Thursday, November 21, 2013

Oh Death, Where Is Thy Sting-aling-aling

let me start this by saying i am in no way an expert on death and dying.  i am not a doctor, or a medical writer, or even an amateur who has read a lot.  perhaps more important, i do not have as of yet any major life threatening diseases.  i have two chronic conditions, asthma and depression, either of which can be fatal, but also, with decent medical  care, can be controlled with medications and to some extent life-style  choices.  i want to emphasize this because i have strong feelings of what i would want to do facing a fatal illness, and that i am  fully aware of the huge gap between what-i-would-do-if and what-i-will-do-now that i have this condition.  however, more important than how accurate i am in self-predicting is that i am [a] glad that more options are being publicized and [b] sad that others are ignored.

Dr. susan love recently posted on facebook a terrific new york times article about doctors with fatal illnesses choosing to end cure-aimed or life-prolonging treatment when their illnesses have reached a clear point of no return.  instead these doctors opt for palliative care that leaves them in good enough shape to live at home with their families and to do the things they want as long as they can.  in place of a possible few weeks longer  spent physically but painfully alive in the wake of  further chemo, radiation, or surgery,  they have chosen quality over quantity.  the article lamented that this option is not more publicized and that the medical profession in general does little to promote it, or even to suggest it to patients as a possibility.

what concerns me, though, is the given that the only options mentioned are the conventional, die-in-hospital-tied-to-tubes-and-miserable or die- at-home-surrounded-by-loved-ones.  there are at least two other possibilities that i would like to see get more press.

does everyone want to be surrounded by loved ones when they are in the last stages of disease, and to be with these loved ones at the moment of death?  maybe. probably more would than wouldn't, given the choice.  but what i think now that i want is to be somewhere far from anyone i know, being treated palliatively by paid strangers to whom i owe no debt of love and who owe me no emotion beyond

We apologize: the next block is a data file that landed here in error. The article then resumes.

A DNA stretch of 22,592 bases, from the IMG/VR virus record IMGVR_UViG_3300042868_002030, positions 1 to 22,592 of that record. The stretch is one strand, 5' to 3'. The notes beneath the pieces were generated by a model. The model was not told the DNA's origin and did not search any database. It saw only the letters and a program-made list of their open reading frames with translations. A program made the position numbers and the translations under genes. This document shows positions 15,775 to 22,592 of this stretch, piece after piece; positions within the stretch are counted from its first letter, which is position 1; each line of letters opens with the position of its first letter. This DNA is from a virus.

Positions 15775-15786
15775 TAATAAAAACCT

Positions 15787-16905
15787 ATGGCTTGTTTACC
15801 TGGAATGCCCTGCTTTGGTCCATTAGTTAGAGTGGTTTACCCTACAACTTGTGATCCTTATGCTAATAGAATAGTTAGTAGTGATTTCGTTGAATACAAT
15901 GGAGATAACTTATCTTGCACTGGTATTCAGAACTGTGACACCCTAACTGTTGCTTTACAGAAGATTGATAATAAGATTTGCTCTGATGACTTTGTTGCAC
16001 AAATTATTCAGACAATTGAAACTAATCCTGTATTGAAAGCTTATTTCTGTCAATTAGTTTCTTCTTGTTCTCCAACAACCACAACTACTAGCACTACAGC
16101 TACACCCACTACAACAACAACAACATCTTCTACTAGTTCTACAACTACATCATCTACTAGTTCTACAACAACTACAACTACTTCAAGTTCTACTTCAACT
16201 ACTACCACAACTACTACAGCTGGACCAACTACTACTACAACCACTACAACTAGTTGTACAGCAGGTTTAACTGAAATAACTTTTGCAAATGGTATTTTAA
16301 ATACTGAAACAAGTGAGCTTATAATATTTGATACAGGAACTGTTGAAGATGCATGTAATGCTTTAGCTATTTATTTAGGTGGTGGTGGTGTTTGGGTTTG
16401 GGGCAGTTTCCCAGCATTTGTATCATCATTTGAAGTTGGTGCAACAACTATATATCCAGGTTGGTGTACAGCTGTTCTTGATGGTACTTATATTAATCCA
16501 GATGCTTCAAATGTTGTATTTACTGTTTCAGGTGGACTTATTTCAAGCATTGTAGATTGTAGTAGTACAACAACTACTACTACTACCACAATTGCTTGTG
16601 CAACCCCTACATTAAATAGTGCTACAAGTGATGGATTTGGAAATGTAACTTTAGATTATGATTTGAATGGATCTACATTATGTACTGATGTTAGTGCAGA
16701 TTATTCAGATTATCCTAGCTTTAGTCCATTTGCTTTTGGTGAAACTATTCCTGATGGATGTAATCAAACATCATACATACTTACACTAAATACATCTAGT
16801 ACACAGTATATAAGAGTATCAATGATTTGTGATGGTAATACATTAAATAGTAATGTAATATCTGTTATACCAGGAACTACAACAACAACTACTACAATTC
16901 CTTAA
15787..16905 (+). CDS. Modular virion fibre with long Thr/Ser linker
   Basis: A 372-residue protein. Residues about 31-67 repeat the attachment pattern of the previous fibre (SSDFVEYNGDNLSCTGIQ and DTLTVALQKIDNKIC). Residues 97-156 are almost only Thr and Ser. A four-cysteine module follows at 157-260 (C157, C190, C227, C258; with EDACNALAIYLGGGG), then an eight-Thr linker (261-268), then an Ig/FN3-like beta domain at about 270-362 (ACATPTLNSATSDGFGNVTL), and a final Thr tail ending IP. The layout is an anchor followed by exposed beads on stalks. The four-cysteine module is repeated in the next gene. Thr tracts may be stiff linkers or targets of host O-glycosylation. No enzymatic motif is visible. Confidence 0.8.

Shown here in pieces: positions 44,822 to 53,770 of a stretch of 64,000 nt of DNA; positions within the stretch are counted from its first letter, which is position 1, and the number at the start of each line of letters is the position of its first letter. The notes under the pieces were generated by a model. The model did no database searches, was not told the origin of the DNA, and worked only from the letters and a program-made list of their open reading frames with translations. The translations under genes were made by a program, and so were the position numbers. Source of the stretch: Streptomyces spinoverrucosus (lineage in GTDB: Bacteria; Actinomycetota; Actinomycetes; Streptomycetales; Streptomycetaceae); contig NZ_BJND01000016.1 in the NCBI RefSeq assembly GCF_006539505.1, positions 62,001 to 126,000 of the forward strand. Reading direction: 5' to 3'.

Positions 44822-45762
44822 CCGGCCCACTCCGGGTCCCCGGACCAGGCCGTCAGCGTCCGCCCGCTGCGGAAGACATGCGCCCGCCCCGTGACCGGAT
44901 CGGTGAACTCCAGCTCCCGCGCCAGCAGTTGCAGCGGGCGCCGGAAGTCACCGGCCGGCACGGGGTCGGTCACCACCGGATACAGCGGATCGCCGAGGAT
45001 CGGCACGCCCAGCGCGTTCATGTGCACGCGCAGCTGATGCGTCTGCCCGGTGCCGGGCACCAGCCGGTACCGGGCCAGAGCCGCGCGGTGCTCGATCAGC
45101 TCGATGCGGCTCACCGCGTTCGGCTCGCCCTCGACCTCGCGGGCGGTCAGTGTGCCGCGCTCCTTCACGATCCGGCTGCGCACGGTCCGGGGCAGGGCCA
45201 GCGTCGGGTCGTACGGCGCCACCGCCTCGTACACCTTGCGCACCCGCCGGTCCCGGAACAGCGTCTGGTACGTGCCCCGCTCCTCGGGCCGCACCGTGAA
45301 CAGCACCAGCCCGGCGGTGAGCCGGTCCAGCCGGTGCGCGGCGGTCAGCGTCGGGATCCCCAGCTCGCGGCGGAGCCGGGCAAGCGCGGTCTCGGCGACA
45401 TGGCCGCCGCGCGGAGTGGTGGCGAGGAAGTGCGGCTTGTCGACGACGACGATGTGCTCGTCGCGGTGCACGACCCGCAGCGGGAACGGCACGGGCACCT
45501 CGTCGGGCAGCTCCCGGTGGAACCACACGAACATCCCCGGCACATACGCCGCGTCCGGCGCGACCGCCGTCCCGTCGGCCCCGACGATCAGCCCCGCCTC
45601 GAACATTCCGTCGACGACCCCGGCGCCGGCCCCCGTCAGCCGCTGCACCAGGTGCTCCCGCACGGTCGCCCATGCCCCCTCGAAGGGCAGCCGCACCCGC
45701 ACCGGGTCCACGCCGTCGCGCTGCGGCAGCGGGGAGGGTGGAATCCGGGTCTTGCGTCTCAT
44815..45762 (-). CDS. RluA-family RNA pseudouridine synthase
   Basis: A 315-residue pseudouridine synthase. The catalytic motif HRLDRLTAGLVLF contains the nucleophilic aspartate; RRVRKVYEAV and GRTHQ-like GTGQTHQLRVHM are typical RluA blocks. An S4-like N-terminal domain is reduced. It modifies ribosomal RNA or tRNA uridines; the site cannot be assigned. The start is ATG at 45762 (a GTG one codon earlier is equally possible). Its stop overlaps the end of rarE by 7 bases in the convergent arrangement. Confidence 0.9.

friendly, professional compassion.  i want books and a television, a computer if i'm able to write, and solitude.  maybe a nice volunteer to  occasionally share opinions on the tv shows i watch.  mortality is a humbling enough experience; i don't need to be more humbled by the survival of healthy, hovering loved ones. if i'm alone in feeling like that, it doesn't matter if this possibility gets attention. but i doubt that i am--i'm not so original as all that.  nor do i think it's a particularly better way to be.  but it's one way to be.

the other concern is that i think the options of suicide, assisted or not, needs to be addressed. i know it is addressed in articles as a separate topic, but i'd like to see it discussed anywhere alternatives to extended medical treatment are discussed.  that its illegality needs be abandoned is to me a given.  but the stigma needs also to go.  i don't think it's crazy or wrong to want to die, and to effect that death oneself, at a certain point of pain, decay, helplessness.  'who's life is it anyway?' is a very legitimate question.  i don't want to die like my mother did, of an illness that paralyzed her so totally that she couldn't finally let us know if she needed to scratch an itch.  in her more mobile times, she tried, feebly, to smother herself by putting a pillow over her face.  she had no strength to make it hold, even if she'd been allowed to  continue. had she wished to kill herself earlier? we had no way of knowing.  i want the choice of suicide, if i have a progressive and paralyzing disease like she did, and i want the knowledge of  how to do it, with or without medical assistance.

i would hope, as would many of us, that all this would become moot to me-- that like my grandfather, who was a fairly healthy 80-something when  as he was he reaching up to get what he wanted at a department store, had a sudden, instantly fatal heart attack.  like woody allen, i don't want to be there when i die. if that causes some confusion in the transition to the next life, i'll deal with it. immortality must have its resources. meanwhile, if fate decides otherwise, i want a range of workable alternatives, from the right to cling to every last minute of life with every medical treatment possible, to palliative care, at home or alone, to suicide, and to whatever other possibilities  might exist.  in the unwinnable battle against death, let me fall on my own painless sword.

No comments: